Similarly, Ibn Taymiyyah represents the traditionalist school of Islamic philosophy through expressing that Islam possesses the highest priority over the conclusions of independent reasoning, although he tried to unify between religion, namely Islam, and reason. Ibn Taymiyyah developed his unique theory of knowledge. Ibn Taymiyyah held that knowledge is justified true belief or a set of beliefs presented by an infallible person, such as the prophet Muhammad. In doing so, he was able to account for both philosophical and scientific knowledge, which is based on justified true beliefs, and religious knowledge, which is based on transmission of beliefs by infallible prophets. Hence, from his point of view, he was able to unify between reason and religion. And through his definition of knowledge he was also able to account for the traditionalist belief that Islam is a genuine part of knowledge, given that it is transmitted to us by an infallible prophet [5] . The first part of Ibn Taymiyyah’s analysis of knowledge, namely knowledge is justified true belief, is usually ignored in the Islamic world, while the second part of his analysis, which defines knowledge as transmission of beliefs by an infallible person, is well-known and dominant among most of the Muslims.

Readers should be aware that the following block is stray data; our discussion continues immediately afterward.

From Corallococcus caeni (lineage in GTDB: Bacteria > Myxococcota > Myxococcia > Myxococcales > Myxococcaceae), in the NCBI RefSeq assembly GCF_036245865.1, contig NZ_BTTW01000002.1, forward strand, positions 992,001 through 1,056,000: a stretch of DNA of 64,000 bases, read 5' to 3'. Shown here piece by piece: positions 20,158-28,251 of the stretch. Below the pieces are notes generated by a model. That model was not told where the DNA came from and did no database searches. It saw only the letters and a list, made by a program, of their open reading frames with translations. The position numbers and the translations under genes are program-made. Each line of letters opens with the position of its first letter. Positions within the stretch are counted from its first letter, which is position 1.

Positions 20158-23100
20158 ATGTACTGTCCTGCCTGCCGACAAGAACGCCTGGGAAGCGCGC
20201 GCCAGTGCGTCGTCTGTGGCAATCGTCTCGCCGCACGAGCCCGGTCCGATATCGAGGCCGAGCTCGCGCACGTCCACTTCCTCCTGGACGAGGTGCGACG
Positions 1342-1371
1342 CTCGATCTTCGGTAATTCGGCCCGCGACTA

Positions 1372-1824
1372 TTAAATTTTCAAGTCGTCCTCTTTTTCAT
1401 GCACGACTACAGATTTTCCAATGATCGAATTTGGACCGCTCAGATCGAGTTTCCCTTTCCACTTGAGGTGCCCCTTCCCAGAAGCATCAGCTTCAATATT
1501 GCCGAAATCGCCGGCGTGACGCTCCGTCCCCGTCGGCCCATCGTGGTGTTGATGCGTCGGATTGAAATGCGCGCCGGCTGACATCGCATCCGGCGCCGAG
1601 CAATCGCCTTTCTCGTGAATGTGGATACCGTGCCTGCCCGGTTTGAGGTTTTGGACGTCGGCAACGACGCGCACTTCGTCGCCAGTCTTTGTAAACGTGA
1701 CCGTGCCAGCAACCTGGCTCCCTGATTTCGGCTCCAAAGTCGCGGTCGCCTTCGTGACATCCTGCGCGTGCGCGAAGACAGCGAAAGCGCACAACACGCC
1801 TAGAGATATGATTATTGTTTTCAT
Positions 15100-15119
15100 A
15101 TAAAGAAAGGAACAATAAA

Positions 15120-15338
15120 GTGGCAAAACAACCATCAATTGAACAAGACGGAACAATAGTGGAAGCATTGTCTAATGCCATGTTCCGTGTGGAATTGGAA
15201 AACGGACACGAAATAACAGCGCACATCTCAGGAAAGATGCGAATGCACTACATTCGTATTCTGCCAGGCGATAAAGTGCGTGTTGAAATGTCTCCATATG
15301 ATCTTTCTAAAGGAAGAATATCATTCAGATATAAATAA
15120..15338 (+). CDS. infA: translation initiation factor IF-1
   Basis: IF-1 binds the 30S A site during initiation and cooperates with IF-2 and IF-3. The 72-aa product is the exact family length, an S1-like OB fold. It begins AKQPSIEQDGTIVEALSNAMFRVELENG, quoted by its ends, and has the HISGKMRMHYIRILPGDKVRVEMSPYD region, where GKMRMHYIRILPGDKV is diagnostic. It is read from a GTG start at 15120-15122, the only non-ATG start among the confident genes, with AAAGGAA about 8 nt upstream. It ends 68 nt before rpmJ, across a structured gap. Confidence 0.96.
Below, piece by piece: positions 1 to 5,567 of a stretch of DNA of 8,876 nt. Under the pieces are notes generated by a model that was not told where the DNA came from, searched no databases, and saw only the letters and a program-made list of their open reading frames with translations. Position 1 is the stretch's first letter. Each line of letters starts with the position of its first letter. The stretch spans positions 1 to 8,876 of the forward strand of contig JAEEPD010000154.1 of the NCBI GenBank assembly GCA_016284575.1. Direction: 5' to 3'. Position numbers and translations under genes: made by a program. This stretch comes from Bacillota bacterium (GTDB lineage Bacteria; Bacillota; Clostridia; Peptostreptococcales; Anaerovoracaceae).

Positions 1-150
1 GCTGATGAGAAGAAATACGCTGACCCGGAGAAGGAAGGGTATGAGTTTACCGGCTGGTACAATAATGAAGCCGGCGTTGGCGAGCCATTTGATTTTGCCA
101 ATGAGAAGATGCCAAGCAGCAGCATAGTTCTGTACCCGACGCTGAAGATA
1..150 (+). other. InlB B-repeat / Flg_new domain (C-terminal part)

4. Traditionalism and Certainties

According to most of the Muslims, God creates knowledge in us. This could be done either through the constant interference of God, such that God directly creates knowledge in us when the conditions of knowledge are satisfied, as it is articulated by Al-Ghazali, or through obtaining knowledge from Islam itself, which is revealed by God and transmitted to us by an infallible prophet, as it is expressed in Ibn Taymiyyah’s philosophy. In this sense, Al-Ghazali’s and Ibn Taymiyyah’s conceptions of knowledge shape the minds of most Muslims. But why is the traditionalist school of Islamic philosophy dominating the minds of most of the Muslims? The answer resides in the Arab-Islamic culture itself.